The next time you go camping, don't worry about batteries or an outlet to power your flashlight. If you have a model designed by teenager Ann Makosinski, you can light your way with your own body heat.
When 15-year-old Ann, a high school junior from Victoria, British Columbia, tried to come up with a project for her school's science fair, she decided she wanted to focus on a way to utilize unused energy in the environment — such as that generated by a human's own body heat.
In her research, Ann learned about Peltier tiles. Peltier devices — devices that produce electricity when one side of the tile is heated while the other side is cooled. What better way to generate power? And what better outlet for Ann's device than a flashlight?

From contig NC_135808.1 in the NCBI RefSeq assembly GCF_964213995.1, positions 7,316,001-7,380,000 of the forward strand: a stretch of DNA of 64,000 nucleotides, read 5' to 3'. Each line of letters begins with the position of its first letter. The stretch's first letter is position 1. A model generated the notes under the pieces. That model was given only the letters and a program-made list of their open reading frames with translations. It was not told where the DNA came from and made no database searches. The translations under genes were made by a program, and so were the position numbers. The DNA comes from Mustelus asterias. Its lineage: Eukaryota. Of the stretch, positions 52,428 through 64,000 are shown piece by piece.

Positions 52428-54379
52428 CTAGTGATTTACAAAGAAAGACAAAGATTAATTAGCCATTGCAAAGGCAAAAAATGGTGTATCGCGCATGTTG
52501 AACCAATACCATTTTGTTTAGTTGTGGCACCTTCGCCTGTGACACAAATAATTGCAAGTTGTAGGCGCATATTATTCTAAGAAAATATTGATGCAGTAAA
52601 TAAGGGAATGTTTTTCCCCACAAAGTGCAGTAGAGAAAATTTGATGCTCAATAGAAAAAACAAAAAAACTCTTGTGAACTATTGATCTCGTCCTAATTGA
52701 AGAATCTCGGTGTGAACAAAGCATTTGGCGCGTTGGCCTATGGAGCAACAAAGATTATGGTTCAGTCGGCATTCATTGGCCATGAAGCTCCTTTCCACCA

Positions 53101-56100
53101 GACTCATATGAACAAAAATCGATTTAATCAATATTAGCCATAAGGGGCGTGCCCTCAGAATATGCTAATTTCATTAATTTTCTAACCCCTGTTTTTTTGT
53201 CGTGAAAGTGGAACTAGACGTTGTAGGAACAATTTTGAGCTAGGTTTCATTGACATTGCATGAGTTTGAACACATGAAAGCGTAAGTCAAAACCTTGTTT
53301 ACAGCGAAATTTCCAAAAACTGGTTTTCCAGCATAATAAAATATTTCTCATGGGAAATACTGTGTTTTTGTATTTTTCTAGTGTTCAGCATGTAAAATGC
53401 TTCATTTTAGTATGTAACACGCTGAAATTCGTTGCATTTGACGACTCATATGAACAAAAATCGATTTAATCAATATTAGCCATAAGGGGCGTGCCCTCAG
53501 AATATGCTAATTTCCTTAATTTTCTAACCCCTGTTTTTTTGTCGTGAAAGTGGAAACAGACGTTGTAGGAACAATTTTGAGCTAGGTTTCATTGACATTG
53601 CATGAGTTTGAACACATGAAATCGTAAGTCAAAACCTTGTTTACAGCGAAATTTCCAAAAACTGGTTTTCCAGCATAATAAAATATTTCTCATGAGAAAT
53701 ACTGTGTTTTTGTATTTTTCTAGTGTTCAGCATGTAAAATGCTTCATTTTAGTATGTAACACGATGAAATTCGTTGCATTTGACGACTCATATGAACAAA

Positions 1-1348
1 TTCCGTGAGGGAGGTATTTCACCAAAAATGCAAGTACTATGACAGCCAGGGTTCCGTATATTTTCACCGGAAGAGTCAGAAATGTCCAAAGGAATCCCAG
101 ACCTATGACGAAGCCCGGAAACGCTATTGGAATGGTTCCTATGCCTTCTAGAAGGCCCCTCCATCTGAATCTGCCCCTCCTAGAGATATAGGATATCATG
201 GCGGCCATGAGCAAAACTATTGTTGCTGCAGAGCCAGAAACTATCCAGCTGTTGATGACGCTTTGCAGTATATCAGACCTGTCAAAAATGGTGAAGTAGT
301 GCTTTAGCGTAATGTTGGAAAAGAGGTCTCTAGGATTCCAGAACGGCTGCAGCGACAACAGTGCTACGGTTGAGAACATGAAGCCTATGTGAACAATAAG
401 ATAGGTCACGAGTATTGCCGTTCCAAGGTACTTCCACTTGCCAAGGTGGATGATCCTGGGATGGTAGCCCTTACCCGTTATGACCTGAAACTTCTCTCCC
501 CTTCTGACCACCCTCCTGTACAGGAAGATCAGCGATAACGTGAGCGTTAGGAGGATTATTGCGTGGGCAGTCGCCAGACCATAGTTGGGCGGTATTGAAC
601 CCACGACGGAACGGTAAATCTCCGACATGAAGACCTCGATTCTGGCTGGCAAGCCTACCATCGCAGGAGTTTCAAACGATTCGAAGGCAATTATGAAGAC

After reworking the voltage and circuitry, Ann was able to create a light powered only by her own body heat. Next, she figured out how to use her idea to power a flashlight. Using a simple flashlight, the STEM-savvy teen cut away the plastic exterior so that the flashlight user's hand would come in direct contact with the built-in Peltier tiles. And just like that — she had light!
Ann's flashlight lasts for only about 20 minutes at a time, and it works better in colder temps as creates a larger temperature difference between the user's hand and the outside air. But for a preliminary model, it certainly make for a solid jumping off point for future designs. And it's earned her an invitation — along with 15 other science fair winners — to travel to Mountain View, Calif., this September for the Google Science Fair.
Check out Ann explaining her design in the video below:
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